Job … the ultimate case study in longsuffering and patience, a story most of us know. It reveals the tender mercy of God in suffering (Ja 5:11), yet perhaps we’ve missed something else that’s precious here, a key to understanding God, Man and Satan.
The action begins with a provocation; God challenges Satan with an anomaly: in a world of ungodly men, there’s a uniquely righteous one. (Job 1:8) Satan retorts that it’s not righteousness at all, just selfishness getting what it wants. (Job 1:9-11) Game on. (Job 1:12)
But why such a challenge, when God Himself says there are no righteous men, that no one seeks Him? (Ps 14:2-3) And why is Satan agreeing with God’s claim that all men are depraved, rather than inferring God’s unique claim to holiness is illegitimate? (Mk 10:18)
In other words, if this is a merely test of Job’s character, as it’s so commonly understood, aren’t God and Satan each arguing what the other should be? Based on the relentless nature of fallen Man, shouldn’t God expect Job to fail in his own strength? (Jn 15:5) Yet He bets the farm on the outcome, and gives Satan free reign to do whatever he likes to Job. If Job does happen to pass the test, how does this glorify God? Wouldn’t it simply exalt Job? What’s the value in that? Why would God initiate such a thing, and be so interested in it?
It’s as if God’s pointing out an ongoing miracle in Job that’s not so easily observed, that He’s doing something in Job that’s impossible for fallen Man on his own (Php 2:13), even when everything’s going his way. (Mt 19:24-26) And it’s as if Satan can’t even begin to bear the thought of it, the very idea that God moves in the hearts of fallen, depraved Man as He pleases. (Pr 21:1)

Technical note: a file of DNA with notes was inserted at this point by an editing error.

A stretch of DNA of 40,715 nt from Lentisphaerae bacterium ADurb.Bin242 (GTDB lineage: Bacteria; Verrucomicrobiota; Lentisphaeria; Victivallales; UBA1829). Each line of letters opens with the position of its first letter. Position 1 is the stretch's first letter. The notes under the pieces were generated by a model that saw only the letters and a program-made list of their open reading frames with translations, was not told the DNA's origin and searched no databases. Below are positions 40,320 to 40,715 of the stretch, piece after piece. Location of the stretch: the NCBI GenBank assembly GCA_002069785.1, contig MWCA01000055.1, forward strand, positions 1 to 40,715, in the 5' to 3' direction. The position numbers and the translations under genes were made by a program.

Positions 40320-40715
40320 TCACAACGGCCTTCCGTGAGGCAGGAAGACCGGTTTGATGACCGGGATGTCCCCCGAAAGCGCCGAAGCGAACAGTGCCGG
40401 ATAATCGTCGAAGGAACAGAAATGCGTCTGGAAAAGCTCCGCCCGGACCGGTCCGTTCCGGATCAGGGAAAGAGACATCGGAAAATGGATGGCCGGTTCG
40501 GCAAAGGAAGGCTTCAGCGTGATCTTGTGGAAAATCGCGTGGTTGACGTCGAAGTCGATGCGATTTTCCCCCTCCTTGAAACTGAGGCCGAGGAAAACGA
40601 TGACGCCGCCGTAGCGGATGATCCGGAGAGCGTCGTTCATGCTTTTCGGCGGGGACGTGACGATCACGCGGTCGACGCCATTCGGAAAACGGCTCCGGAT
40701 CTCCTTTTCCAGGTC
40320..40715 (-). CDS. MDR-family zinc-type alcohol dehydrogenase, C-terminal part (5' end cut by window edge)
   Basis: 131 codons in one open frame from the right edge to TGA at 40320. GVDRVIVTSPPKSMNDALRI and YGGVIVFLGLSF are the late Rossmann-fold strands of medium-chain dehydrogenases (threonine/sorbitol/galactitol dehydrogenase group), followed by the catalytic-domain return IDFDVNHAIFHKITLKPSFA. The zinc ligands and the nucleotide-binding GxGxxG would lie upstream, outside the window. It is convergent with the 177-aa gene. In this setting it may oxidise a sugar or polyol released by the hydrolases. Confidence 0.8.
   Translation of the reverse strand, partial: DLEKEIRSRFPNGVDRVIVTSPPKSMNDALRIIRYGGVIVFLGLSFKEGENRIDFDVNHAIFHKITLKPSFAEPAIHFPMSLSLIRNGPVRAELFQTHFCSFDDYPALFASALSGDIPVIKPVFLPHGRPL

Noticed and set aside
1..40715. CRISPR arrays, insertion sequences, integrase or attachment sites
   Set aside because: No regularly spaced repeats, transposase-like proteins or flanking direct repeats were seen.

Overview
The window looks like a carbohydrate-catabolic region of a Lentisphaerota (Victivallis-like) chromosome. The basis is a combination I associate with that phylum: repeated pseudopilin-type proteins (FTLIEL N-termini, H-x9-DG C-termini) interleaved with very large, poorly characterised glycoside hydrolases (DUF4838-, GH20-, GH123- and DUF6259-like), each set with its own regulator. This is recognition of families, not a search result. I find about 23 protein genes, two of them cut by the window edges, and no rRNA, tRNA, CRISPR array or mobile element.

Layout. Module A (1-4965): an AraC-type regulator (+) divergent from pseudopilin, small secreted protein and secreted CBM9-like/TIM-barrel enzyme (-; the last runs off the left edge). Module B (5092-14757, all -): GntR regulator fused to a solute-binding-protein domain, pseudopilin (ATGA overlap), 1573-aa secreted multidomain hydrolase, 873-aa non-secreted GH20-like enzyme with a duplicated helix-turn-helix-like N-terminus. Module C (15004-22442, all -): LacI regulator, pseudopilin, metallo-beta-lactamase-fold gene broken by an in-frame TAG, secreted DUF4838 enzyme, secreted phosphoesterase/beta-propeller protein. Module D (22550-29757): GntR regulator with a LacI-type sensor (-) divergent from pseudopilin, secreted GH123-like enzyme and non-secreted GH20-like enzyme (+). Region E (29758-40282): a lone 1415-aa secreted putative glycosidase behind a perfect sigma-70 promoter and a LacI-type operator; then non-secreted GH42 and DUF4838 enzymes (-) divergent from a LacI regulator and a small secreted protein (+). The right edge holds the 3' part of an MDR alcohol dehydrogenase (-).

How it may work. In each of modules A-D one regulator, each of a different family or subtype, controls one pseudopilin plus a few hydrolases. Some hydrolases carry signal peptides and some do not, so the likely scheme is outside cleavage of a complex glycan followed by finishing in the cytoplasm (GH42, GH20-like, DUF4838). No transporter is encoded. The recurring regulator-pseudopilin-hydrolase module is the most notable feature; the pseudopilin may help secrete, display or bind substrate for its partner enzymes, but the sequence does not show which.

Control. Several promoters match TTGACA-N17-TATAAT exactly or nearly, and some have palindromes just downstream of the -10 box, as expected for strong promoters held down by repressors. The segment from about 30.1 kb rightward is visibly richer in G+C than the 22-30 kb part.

And if God works in Man as He sees fit, doing according to His own will on Earth as well as in Heaven (Da 4:35), could it be that He also controls fallen angels (1Ti 5:21), even Satan himself? (Ep 1:11) How can darkness tolerate being the unwitting servant of Light? Wouldn’t Satan be driven to prove that God isn’t in control of Job, or anyone else? “I’ll show the universe: he’ll curse you!”
Maybe this isn’t merely an arbitrary trial for Job; perhaps it’s a challenge of God, a throw down before the heavenly hosts, an ultimate test of Jehovah’s sovereignty, which He Himself invites. Perhaps this explains why God publicly initiates it, and why Satan accepts, and is given all the ammo he wants. Yet there’s no chance of failure, not the slightest, no matter what Satan throws at Job, because this doesn’t depend on Job’s holiness, or on Satan’s power, if the absolute sovereignty of God is on display, and determines the outcome.
When understood like this, I think the narrative magnifies God immensely, and comforts us exceedingly. If God be for us, who can be against us? (Ro 8:31) The good work He’s begun in us, He’ll continue to perform in us, no matter what lies ahead. (Php 1:6) We’ll have trouble in this world, but He’s overcome the world, and He’ll overcome it again in us. (Jn 16:33) We’re His workmanship, not our own, created in Christ unto good works, which God has preordained for us to walk in. (Ep 2:10) Every difficulty that lies ahead is more precious than gold; in the end, it will all glorify Him, in and through us. (1Pe 1:7)